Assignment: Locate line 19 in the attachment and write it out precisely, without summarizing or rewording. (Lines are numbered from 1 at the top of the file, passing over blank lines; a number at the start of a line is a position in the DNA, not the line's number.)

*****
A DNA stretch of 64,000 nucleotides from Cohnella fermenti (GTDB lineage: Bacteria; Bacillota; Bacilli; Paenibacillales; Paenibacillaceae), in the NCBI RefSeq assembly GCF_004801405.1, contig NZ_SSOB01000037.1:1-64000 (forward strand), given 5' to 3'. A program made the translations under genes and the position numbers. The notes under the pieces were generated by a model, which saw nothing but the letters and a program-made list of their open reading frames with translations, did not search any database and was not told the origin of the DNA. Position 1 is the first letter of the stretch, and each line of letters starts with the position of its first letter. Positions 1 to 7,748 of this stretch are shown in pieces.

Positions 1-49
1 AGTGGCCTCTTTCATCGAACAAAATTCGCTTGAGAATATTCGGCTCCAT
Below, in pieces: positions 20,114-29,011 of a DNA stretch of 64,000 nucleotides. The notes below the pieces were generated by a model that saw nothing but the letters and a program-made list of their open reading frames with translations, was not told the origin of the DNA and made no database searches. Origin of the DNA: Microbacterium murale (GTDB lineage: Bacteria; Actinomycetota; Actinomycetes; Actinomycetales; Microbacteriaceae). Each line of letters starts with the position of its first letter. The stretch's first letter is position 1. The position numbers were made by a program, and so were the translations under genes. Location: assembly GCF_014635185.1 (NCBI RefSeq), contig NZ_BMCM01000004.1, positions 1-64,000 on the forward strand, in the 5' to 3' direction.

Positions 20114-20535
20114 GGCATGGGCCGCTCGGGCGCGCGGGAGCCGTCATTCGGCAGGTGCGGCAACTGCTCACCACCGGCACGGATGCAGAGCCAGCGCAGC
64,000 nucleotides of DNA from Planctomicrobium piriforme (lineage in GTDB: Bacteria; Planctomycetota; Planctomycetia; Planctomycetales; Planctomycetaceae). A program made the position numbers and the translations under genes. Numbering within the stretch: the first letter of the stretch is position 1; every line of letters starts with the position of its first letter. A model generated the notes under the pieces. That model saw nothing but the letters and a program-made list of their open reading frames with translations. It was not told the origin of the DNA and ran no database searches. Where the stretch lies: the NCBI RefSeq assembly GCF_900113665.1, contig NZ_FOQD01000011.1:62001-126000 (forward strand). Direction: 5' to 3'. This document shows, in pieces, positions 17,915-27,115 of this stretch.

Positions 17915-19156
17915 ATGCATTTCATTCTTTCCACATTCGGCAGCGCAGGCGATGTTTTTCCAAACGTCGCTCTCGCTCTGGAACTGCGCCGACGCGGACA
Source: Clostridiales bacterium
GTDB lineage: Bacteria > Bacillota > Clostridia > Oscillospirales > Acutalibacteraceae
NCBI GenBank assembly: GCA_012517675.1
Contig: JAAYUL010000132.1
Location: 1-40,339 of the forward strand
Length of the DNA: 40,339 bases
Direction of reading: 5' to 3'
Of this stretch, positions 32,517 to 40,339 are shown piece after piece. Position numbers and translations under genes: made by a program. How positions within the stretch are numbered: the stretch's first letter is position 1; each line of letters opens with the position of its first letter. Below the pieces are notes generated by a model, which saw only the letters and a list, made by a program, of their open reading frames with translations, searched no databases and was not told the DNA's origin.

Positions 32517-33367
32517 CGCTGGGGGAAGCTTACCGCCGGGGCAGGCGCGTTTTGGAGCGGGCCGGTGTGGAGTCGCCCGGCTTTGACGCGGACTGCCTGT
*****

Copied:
32517 CGCTGGGGGAAGCTTACCGCCGGGGCAGGCGCGTTTTGGAGCGGGCCGGTGTGGAGTCGCCCGGCTTTGACGCGGACTGCCTGT